What service means

  • Published
  • By Lt. Col. Charles R. Owen
  • 755 Operations Support Squadron, commander
During my recent deployment to Afghanistan, the men and women of the 41st Expeditionary Electronic Combat Squadron flew an American flag on a combat mission in honor of the teachers and staff at my daughter's elementary school. After we returned from Afghanistan, the school had the flag framed for display and launched an instructional unit on patriotism. This unit involved learning about the flag, studying the Pledge of Allegiance and learning patriotic songs. Additionally, the principal asked if I would bring a few Airmen to meet the children and talk to them about service to our country. Although I immediately enthusiastically consented, I was struck a few days later by just how difficult it is to explain what "service" means in terms that a kindergarten child can understand. 

We speak of service a great deal in the Air Force. Service is one of the three pillars of our Core Values. But really, what does it mean to "serve?" Why do we leave our families and loved ones behind to put ourselves in harm's way for months at a time? It certainly isn't for the money. I dare say that every Airman reading this article could reap far greater financial rewards in the private sector than in the military. It might be the allure of adventure, but there are plenty of opportunities for adventure that don't incur the sacrifices so many of us make. 

When I was junior at Northwestern University, I had the privilege of taking a sociology class from the renowned military sociologist, Charles Moskos. He had made the military his focus of study from the mid-1960's through the early 2000's, and he concluded that military service was a profession, a "calling" if you will, not unlike that of medical professionals or even clergy. He advocated that the profession of arms is different from other careers because of the "service" aspect. That "service" being to a higher cause than oneself, a motivation greater than monetary reward.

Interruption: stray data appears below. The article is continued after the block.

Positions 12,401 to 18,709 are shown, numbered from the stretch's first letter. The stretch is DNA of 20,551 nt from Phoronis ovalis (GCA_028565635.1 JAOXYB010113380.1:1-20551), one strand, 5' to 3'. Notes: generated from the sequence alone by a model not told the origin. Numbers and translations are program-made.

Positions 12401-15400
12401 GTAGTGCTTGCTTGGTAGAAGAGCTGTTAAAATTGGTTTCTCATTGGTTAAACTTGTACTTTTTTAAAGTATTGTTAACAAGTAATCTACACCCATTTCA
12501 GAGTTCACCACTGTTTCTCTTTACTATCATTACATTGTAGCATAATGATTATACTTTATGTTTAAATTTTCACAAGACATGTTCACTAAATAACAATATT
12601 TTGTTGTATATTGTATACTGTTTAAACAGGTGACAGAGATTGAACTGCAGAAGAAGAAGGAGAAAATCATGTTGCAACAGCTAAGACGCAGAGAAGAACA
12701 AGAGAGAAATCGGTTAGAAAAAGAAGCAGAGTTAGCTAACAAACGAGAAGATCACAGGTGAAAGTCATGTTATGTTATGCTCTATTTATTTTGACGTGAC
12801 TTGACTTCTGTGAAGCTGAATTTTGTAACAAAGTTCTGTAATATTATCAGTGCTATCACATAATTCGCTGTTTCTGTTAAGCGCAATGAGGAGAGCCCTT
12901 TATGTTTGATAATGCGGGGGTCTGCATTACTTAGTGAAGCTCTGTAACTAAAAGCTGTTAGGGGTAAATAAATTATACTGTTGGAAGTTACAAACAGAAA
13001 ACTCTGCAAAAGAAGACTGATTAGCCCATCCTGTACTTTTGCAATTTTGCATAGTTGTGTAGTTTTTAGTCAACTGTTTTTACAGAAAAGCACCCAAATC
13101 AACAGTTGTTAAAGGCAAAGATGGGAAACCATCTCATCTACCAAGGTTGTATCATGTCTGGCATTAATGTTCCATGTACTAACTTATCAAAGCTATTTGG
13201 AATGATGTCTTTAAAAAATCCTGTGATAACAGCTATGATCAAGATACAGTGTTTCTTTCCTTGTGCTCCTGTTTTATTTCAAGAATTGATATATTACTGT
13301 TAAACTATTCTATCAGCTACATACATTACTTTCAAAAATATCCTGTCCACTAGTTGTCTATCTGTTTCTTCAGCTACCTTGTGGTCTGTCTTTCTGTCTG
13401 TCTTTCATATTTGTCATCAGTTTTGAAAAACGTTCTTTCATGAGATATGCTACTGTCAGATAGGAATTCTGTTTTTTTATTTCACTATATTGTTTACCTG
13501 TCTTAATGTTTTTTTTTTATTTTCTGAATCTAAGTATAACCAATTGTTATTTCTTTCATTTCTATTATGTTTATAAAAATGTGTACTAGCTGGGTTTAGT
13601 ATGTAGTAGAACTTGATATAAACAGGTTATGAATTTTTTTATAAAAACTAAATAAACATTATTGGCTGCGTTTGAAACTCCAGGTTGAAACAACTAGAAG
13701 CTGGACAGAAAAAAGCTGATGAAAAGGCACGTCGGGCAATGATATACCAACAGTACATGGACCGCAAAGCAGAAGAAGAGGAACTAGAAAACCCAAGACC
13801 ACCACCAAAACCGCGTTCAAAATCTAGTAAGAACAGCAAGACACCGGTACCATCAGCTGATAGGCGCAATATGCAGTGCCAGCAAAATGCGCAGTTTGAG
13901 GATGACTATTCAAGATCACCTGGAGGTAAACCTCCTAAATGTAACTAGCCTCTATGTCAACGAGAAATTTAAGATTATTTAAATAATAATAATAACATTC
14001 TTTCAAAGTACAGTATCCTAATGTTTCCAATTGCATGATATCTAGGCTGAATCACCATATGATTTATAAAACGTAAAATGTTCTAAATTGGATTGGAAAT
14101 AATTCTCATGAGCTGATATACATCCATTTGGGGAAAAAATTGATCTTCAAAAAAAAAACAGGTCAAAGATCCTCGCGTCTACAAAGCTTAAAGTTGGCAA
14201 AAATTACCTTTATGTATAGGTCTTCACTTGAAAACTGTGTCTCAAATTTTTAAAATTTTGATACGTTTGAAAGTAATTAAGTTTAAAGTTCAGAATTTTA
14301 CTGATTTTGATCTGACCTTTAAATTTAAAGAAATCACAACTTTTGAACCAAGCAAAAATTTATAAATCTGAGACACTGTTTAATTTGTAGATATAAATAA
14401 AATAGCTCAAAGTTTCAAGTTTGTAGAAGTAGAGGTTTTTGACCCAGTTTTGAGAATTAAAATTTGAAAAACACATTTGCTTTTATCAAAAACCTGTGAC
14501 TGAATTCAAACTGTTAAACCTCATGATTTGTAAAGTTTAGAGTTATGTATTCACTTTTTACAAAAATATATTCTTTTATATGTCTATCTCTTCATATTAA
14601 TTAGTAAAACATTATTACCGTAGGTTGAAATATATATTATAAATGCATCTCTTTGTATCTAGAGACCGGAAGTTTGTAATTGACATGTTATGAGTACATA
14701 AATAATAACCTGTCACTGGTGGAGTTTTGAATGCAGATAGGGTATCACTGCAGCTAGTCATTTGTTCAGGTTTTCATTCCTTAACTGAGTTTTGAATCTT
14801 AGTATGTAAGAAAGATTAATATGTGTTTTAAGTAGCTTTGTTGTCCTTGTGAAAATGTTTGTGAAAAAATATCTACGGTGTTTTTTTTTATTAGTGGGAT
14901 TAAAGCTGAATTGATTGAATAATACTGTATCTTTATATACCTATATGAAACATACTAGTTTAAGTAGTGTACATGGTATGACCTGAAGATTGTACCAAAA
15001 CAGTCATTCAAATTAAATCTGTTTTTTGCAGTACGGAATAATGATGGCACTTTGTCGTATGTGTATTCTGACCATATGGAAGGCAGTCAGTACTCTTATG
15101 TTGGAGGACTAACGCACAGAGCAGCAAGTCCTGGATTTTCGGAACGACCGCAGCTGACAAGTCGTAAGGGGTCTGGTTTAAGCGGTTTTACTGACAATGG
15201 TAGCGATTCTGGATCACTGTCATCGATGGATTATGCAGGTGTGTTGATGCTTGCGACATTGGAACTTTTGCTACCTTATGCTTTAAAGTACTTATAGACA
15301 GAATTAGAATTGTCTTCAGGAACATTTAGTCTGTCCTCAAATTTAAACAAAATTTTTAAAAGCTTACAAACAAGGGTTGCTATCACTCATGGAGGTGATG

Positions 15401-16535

I believe Dr. Moskos had it right, but how do you explain such an abstraction to a five-year old? Then it dawned on me. In order to serve, one must deeply care. We may say we serve our country, but really we mean we serve the citizens of our country...we are actually expressing that we deeply, unselfishly care about the people of the United States. We care so much that we are willing to endure hardships and even make the ultimate sacrifice on their behalf. And that is how I explained my service in the Air Force to the children of Canyon View Elementary School. I explained to them that there were literally thousands of young men and women in the Army, Air Force, Navy and Marines serving in Iraq, Afghanistan, and around the world that were enduring hardship, because they cared about each and every one them, and that we do what we do because we want to keep them safe from harm. 

At the end of my short address, the children sang Woody Guthrie's famous tune "This land is your land" and were dismissed back to their classes. I turned to thank the principal for inviting me and found a crowd of children rushing my way. The first one to reach me threw her arms around my waist and gave me a big hug. She also hugged the Airmen who accompanied me. For the next fifteen minutes, the children of Canyon View gave us the warmest thanks for our service that we'd ever experienced. The thanks the children expressed to us that afternoon is really a thanks expressed to all of us in uniform. They understand and appreciate that you serve because you care about them, that you care about all Americans. It's one of the things that set you apart...a warrior in the service of your country.